The role of gangs...

Sam Pawlett gusm at uniserve.com
Thu Apr 11 21:13:50 MDT 2002



Derek Seidman wrote:

> More could be said, but what do people think? What
> type of role could/will gangs play when it all starts
> to go down? What type of orientation should
> revoultionary socialists have towards them?

Hi, there have always been criminal gangs of varying sophistication
because  in crime and violence there is often strength in numbers  and
more complicated capers require a division of labor. What all gangs
have  in common is their  ruthlessness in dealing with freeriders,
doublecrossers and narcs. Gangs can be as ruthless as they want towards
their own because their activities are already below the board--you
can't call the cops if your gang is punishing you. Because their
economic activities are already below the board, gangs have developed
their own rules and social norms, as it were. For example, one is not to
go to the police or 'rat' someone out no matter the consequences or what
is at stake. That is a gross violations of personal and social honor.
Paying a heavy price for not doing so is considered noble and enhances
one's prestige, honor and trustworthiness. These norms and rules have
evolved to protect against freeriders and to solve collection action
problems (here the prisoner dilemma is most apt and is sometimes
literally true)

  Most of the gangs I have encountered in Latin America (particularly in
El Salvador and Honduras) consisted of youth who had been deported from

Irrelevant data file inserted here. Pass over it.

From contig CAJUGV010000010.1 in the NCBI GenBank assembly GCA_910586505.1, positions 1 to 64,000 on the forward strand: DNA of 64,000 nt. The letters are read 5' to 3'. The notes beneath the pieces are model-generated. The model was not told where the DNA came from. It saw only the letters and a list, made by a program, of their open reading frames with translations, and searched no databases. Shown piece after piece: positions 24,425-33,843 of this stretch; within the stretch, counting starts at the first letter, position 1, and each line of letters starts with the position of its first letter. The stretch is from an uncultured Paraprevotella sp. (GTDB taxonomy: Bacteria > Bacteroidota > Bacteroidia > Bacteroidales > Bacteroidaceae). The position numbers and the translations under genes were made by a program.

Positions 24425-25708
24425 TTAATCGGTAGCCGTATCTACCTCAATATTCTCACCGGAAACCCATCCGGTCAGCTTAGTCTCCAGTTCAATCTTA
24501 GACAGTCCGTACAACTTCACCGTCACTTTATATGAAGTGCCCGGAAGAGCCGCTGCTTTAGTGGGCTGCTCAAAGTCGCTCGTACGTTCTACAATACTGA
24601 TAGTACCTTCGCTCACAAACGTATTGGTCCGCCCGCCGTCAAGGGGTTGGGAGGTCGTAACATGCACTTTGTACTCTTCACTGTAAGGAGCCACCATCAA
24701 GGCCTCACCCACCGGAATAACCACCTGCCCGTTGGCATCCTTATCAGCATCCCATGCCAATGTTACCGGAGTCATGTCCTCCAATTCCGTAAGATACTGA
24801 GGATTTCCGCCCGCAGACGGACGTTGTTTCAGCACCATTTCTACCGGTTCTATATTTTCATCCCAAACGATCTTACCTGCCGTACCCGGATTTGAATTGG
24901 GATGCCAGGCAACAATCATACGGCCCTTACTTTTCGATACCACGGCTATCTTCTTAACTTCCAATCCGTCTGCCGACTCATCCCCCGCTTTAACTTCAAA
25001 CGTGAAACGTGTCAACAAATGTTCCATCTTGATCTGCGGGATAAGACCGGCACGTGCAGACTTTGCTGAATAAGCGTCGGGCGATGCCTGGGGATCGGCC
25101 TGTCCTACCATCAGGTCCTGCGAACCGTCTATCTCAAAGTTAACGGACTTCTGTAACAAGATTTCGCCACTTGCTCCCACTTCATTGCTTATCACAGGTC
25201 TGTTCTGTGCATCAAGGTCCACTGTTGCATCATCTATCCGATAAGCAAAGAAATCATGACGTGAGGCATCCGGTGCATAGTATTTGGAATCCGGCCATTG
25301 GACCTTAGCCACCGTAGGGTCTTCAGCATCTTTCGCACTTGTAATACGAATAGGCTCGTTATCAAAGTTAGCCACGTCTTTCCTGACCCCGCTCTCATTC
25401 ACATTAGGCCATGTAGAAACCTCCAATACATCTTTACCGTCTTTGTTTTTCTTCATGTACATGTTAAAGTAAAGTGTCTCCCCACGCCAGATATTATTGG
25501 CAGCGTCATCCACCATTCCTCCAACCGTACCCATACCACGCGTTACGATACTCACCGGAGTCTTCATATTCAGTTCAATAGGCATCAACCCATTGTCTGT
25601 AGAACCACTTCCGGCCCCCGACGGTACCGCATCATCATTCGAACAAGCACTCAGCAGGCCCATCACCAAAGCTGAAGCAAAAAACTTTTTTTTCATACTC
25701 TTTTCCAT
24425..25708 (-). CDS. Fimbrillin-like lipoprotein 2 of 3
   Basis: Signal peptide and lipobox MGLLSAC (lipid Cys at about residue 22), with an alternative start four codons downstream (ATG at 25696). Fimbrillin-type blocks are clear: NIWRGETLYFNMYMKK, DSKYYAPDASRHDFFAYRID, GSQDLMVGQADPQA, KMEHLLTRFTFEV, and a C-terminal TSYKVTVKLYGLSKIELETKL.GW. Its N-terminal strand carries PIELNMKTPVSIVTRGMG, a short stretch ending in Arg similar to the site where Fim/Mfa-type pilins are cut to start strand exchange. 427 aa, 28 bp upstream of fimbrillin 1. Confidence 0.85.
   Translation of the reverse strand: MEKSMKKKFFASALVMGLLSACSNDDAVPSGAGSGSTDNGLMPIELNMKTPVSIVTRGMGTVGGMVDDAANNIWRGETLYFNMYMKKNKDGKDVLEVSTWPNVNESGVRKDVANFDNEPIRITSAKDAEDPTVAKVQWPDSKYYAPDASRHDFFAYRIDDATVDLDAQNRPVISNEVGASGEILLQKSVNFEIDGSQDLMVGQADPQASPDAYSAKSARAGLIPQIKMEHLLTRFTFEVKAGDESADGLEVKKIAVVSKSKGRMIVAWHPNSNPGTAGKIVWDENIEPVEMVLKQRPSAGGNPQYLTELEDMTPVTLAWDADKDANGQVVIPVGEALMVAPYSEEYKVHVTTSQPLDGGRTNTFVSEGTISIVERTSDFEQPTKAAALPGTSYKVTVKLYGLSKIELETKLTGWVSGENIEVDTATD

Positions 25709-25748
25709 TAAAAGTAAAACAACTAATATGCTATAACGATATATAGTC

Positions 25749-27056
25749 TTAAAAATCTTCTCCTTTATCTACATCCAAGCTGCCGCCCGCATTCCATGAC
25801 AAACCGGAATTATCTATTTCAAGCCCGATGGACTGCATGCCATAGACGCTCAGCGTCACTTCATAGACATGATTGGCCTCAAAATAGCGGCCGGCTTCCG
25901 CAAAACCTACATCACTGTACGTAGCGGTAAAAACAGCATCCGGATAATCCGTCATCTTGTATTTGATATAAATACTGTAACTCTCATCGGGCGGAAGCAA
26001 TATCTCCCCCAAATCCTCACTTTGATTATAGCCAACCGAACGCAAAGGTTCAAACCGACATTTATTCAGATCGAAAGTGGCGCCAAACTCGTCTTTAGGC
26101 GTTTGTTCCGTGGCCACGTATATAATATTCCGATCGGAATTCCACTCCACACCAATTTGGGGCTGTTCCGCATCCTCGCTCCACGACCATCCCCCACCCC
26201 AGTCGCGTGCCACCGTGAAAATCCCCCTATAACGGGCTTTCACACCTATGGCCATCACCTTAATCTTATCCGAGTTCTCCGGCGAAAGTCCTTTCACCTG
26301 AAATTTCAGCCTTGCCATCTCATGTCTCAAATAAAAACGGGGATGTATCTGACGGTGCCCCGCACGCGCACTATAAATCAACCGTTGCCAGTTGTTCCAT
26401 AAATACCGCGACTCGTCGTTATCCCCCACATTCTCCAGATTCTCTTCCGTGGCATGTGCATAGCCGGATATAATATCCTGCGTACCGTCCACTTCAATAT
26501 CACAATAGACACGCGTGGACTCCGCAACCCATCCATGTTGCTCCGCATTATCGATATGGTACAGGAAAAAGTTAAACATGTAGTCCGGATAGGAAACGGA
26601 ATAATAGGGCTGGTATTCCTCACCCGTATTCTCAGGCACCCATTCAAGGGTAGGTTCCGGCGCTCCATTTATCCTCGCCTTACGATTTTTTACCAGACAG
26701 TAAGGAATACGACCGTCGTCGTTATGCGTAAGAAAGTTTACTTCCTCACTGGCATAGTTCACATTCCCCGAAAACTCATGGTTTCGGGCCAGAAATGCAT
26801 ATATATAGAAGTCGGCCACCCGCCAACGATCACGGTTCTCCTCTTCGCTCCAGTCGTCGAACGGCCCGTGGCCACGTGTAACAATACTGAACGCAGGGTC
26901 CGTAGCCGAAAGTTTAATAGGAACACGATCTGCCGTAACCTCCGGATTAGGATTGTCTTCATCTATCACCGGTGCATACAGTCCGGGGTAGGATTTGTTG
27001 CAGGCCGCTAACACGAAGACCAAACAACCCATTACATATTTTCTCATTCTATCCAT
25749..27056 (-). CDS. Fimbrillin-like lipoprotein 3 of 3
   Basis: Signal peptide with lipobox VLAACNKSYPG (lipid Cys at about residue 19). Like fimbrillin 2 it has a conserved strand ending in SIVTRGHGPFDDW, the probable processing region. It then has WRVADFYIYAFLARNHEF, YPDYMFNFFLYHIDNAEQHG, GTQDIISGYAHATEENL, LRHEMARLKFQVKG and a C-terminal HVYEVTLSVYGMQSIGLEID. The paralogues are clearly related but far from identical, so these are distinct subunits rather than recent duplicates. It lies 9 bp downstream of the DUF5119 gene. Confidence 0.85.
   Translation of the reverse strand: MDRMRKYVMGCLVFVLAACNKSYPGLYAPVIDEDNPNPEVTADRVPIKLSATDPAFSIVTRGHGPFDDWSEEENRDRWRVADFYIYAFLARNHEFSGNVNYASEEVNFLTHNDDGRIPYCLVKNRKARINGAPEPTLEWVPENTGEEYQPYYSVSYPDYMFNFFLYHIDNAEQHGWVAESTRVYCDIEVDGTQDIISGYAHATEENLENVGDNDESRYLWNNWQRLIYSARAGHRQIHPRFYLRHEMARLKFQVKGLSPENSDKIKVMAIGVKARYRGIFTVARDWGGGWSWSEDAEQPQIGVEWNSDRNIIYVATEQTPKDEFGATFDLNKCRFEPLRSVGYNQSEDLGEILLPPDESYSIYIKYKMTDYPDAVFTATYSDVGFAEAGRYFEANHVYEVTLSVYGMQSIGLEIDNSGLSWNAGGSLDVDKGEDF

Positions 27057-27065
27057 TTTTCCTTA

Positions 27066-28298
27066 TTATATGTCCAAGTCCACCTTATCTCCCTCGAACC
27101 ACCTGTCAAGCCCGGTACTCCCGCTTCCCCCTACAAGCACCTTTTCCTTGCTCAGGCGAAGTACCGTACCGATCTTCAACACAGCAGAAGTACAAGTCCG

the USA (usually L.A.) and had brought their gang colors and culture
back with them and started afresh in LatAm where those types of gangs
had hitherto been alien. Once their presence was established, the gangs
grew into a serious problem--particularly since the police are vastly
underfunded and quite often corrupt. In Colombia, once urban militia of
the M-19 and FARC have become gangs (mostly in Cali and Medellin).

    The political status of them works both ways, some gangs become
politicized (like Hampton and 'the Rangers' as you mention) and some
political groups (usually the ones who practice violence) descend into
criminality with no or dubious politics. The latter is most conspicuous
in prison gangs and political groups which are underground already
(e.g.  UVF (semi-underground), M-19, Panthers,) and are trained in
robbery, kidnapping, extortion and murder, to start off with. For these
groups, transition to a criminal gang is easy to make with the politics
used to assuage members consciences. For the most part, criminals do not
care about politics and will cut deals with whomever offers them the
best deal (the film 'the General' deals with this.) It is this reason
that they should be avoided, they cannot be trusted and their methods
are unacceptable to a socialist morality. The latter because the gangs
usually or are willing to rip off other poor and working class people
and do not consider their acts against the wealthy to be political acts.
'When it all comes down' the gangs will either disintegrate (or
implode), become a new ruling class (as in West Africa) or act as
enforcers for a fascist regime or worse. I think socialists should have
no dealings with them,  associations with gangs taints reputations and
exposes one to needless risks--to say the least. Marx and Engels were
correct that  the lumpen proletariat often have no revolutionary
potential (there are exceptions e.g. in Nicaragua and Venezuela while in
Brazil the favela vote is conservative) for their politics are often
fascist. If gangs have any politics at all, I would call it fascist.

Sam Pawlett



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